Air pollution is the black cloud belching from an industrial smokestack. It's the smog that settles over certain cities, dimming the skyline. It's the smelly exhaust of an old car that burns oil.
Air pollution also can be invisible, causing lung damage, cancer or other serious health problems in people who may not realize the potential danger of the unseen gases or particles suspended in the air.
The U.S. Environmental Protection Agency (EPA) tracks five major air pollutants that cause significant health effects: ground-level ozone, nitrogen oxides, sulfur oxides, carbon monoxide, and microscopic particles called particulate matter. Both the outside air and the air in your home or workplace can have these pollutants. The amount of pollutant in the air and the length of time you are exposed to it determine how the pollutant will affect you.
When you breathe in gases like carbon monoxide or nitrogen dioxide, they are absorbed by the cells that line the airways to the lungs. Once absorbed, the gases pass into the bloodstream and travel to your internal organs, where they can cause damage. If the gases are not entirely absorbed by the airways, they can reach the lungs, where they can do further damage.
Large particles in the air are filtered out by cilia, the small hairs that line your respiratory tract. Smaller particles, however, reach your airways and lungs. Particles of all sizes also land on crops and in water that are eventually consumed by humans and by animals that humans eat.
Sulfur oxides, particulate matter, ozone, and nitrogen dioxide are the most commonly found pollutants that cause health problems. Usually, several of these pollutants occur together, increasing your risk for illness.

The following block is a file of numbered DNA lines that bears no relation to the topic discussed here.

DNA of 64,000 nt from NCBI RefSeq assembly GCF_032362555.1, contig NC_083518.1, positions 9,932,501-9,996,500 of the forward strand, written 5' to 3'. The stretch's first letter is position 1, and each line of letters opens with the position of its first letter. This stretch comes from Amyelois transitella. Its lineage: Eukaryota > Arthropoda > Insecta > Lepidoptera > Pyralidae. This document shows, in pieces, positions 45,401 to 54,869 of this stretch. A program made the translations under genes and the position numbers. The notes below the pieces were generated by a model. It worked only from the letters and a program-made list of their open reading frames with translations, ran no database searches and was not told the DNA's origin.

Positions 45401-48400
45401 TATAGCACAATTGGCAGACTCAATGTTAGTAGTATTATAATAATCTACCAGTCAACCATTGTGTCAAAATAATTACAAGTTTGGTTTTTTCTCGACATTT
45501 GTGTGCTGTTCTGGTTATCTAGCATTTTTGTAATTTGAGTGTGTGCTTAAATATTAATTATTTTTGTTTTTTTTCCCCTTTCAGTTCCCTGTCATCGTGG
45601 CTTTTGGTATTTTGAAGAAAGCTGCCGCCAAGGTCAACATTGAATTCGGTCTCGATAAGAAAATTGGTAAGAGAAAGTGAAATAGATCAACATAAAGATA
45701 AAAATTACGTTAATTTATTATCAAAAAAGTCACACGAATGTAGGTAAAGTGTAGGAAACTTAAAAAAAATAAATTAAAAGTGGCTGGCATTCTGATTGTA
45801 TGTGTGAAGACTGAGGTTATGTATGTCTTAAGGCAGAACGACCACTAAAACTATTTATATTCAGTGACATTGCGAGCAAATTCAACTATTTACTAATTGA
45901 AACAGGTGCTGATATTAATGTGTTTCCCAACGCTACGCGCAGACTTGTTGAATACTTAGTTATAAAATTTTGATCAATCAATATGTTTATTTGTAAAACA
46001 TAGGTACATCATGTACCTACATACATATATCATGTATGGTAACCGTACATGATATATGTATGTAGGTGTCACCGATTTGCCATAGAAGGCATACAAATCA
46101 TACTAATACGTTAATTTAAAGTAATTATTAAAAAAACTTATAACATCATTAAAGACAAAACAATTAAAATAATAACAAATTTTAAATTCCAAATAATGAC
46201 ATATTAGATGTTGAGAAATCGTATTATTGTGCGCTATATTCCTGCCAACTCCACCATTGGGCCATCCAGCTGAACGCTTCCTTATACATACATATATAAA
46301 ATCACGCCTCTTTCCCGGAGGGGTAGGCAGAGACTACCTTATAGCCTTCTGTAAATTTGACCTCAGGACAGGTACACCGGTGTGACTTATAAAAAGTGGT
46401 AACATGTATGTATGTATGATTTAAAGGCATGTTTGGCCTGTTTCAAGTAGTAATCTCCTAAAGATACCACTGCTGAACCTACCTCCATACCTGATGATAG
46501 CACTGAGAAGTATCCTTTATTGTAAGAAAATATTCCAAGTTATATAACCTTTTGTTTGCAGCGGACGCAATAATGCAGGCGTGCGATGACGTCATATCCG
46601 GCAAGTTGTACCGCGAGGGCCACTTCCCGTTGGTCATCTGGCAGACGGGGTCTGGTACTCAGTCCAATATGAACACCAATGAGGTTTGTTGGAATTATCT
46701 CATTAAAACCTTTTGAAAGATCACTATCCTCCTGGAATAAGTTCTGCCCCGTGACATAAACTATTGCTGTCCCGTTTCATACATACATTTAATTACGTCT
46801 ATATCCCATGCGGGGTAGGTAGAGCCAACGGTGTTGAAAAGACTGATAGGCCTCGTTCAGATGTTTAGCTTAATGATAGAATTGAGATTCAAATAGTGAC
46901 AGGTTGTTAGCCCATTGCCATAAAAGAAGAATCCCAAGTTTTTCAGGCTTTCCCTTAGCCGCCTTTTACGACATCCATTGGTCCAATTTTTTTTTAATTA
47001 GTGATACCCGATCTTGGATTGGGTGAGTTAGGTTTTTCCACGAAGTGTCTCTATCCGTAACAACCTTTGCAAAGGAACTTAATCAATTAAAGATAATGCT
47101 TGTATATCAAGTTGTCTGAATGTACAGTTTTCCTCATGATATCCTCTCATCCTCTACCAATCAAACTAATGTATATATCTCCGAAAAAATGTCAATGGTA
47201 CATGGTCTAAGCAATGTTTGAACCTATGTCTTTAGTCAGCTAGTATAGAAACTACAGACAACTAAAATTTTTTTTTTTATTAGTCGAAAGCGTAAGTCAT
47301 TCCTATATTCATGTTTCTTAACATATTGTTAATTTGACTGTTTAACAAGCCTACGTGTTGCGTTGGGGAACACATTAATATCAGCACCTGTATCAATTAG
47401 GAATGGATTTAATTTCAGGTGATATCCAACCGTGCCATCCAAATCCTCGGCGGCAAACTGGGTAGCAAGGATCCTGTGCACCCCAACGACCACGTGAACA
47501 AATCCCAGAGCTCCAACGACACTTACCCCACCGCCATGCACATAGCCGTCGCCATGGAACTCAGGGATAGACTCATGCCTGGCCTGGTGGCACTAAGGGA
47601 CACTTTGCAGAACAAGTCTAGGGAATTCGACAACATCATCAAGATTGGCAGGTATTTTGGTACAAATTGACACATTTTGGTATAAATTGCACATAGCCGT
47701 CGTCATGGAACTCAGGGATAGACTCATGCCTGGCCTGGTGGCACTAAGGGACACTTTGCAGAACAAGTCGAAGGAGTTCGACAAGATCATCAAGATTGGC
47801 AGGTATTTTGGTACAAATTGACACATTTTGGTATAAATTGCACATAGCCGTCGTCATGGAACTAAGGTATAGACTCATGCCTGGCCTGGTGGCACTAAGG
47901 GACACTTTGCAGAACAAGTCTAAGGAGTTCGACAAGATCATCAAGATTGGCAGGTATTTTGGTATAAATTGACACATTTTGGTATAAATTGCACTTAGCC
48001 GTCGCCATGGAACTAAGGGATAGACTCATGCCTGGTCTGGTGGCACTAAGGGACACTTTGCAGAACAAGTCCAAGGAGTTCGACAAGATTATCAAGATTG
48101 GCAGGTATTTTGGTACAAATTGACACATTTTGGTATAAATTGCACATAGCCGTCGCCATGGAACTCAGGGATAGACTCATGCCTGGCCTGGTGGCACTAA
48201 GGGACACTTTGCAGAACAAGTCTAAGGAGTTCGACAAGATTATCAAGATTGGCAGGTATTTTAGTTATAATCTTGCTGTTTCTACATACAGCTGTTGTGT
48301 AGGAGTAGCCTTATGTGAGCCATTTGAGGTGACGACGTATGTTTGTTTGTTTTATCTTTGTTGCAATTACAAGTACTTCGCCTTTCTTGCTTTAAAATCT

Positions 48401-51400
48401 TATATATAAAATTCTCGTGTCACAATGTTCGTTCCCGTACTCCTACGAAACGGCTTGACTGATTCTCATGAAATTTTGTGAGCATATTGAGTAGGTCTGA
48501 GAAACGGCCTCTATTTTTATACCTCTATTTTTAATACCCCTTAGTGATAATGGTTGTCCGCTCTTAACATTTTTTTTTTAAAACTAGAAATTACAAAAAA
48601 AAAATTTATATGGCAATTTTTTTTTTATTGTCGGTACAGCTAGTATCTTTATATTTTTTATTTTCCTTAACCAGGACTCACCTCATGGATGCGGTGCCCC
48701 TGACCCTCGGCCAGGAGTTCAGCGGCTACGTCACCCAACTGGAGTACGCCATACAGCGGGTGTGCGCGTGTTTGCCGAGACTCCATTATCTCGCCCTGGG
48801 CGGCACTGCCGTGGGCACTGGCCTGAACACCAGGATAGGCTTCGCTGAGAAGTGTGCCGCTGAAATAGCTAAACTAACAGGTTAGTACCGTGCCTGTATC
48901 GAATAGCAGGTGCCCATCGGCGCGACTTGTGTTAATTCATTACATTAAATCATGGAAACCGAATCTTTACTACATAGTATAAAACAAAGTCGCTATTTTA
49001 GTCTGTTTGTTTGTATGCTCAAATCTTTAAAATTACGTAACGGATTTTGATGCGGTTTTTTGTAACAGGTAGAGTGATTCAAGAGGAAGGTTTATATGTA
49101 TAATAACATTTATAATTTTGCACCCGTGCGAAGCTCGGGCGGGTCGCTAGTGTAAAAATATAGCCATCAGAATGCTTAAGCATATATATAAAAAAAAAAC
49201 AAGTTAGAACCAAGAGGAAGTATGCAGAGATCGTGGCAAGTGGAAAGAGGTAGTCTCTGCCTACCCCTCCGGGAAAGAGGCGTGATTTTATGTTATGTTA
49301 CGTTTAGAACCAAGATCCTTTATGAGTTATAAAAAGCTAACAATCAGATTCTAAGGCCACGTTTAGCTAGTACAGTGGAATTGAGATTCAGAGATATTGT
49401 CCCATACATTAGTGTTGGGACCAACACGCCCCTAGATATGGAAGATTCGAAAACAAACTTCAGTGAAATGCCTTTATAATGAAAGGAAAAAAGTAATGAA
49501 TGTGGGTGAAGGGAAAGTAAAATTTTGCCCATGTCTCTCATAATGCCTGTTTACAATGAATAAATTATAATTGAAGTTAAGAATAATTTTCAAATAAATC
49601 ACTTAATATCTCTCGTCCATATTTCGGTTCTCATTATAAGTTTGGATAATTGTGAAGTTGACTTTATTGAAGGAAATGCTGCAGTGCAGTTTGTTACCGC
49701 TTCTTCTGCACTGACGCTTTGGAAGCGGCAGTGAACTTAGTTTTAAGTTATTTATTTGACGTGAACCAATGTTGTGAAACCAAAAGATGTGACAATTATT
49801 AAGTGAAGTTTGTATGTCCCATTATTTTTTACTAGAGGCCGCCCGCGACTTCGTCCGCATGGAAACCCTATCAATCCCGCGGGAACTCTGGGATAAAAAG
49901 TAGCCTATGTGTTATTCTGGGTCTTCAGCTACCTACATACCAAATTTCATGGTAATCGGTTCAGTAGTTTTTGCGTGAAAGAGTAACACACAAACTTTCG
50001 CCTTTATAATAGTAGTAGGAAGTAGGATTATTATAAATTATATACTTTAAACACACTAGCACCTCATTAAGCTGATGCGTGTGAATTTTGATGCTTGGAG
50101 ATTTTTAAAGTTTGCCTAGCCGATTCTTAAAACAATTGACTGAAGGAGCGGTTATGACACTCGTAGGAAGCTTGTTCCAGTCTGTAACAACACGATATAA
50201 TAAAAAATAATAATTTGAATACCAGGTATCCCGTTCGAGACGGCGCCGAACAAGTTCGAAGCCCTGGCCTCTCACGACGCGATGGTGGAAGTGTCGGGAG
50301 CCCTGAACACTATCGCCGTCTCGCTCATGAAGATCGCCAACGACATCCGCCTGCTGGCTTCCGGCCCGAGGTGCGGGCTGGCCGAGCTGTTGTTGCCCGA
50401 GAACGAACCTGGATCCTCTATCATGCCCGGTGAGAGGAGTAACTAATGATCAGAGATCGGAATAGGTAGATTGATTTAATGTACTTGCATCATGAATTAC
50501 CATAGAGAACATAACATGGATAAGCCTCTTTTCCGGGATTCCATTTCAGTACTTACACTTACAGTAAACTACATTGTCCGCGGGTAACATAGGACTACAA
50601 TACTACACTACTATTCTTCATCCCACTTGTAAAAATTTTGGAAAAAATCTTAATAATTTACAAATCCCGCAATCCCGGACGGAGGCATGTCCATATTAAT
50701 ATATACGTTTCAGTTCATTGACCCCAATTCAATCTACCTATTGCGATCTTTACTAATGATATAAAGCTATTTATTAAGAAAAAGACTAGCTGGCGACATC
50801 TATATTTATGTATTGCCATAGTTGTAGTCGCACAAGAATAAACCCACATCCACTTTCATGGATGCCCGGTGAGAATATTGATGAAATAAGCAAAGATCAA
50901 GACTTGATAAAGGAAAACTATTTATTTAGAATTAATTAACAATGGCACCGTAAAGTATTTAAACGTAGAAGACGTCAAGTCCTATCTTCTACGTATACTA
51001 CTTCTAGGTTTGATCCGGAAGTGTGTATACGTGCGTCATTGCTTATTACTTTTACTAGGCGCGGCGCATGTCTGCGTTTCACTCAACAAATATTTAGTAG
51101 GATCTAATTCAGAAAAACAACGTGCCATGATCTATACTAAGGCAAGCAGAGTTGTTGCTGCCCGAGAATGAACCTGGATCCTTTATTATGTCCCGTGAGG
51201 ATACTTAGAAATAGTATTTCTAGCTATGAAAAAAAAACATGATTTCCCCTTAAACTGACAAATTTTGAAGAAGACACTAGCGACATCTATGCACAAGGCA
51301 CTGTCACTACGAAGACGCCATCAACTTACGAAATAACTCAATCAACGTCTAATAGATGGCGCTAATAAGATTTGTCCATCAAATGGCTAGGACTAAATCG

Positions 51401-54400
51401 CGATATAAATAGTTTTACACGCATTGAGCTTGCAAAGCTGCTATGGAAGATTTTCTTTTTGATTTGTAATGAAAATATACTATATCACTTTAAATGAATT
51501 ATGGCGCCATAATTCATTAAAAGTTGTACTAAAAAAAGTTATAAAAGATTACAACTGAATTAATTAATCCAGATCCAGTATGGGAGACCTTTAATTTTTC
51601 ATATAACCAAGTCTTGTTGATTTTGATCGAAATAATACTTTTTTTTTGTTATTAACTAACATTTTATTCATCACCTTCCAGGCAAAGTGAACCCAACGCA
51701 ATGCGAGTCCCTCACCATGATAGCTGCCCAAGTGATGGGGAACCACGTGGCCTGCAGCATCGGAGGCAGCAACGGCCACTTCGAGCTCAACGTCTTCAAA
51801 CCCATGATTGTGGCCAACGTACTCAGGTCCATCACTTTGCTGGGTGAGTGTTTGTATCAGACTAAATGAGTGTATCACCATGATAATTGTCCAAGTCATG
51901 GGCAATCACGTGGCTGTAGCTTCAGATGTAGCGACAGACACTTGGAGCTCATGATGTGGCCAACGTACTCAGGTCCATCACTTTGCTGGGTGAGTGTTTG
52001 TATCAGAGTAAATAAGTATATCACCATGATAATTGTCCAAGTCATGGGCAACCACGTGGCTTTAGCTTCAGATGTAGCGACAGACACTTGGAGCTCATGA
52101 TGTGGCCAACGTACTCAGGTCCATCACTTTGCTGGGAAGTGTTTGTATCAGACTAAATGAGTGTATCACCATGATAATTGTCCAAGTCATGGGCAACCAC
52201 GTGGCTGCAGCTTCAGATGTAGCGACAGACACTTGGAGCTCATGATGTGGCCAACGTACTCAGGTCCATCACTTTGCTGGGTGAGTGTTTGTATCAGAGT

Sulfur oxides are formed when sulfur-containing fuels such as coal and oil are burned, when gasoline is extracted from crude oil or when metals are extracted from ore, the EPA says. Sources of sulfur oxides are power plants, oil refineries, smelters, paper pulp mills and, in the home, kerosene space heaters. This gas is easily absorbed by the lining of your upper airways, irritating them and causing them to constrict. In the environment, sulfur oxides are eventually transformed into acid rain, which harms both plants and animals.
Both nitrogen oxide and nitrogen dioxide are formed when fuel is burned at a high temperature. This occurs in motor vehicles, power plants, oil refineries and, in the home, gas stoves, furnaces and kerosene space heaters. Nitrogen oxides are some of the main ingredients involved in the formation of ground-level ozone, which can trigger serious respiratory problems, the EPA says. They also react with ammonia, moisture and certain compounds to form nitric acid and related particles. These can penetrate the lungs and cause or worsen respiratory diseases such as emphysema and bronchitis, and aggravate existing heart disease. In the environment, nitrogen oxides also contribute to acid rain and global warming.
Ground-level ozone (the primary constituent of smog) is different from the protective ozone found in the upper atmosphere. Ground-level ozone is created when ultraviolet irradiation from sunlight interacts with nitrogen oxides and substances called volatile organic compounds, the EPA says. Major sources are industrial plants, electric utility companies, motor vehicle exhaust, and vapors from gasoline and chemical solvents. Ozone is more common during summer heat waves and also is found in aircraft cabins and in the fumes from welding, copiers and ozone generators. It is poorly absorbed by your upper airways, so much of what you inhale reaches your lungs. Ozone can cause lung inflammation, which decreases lung function, and makes allergies worse. Repeated exposure may permanently scar lung tissue.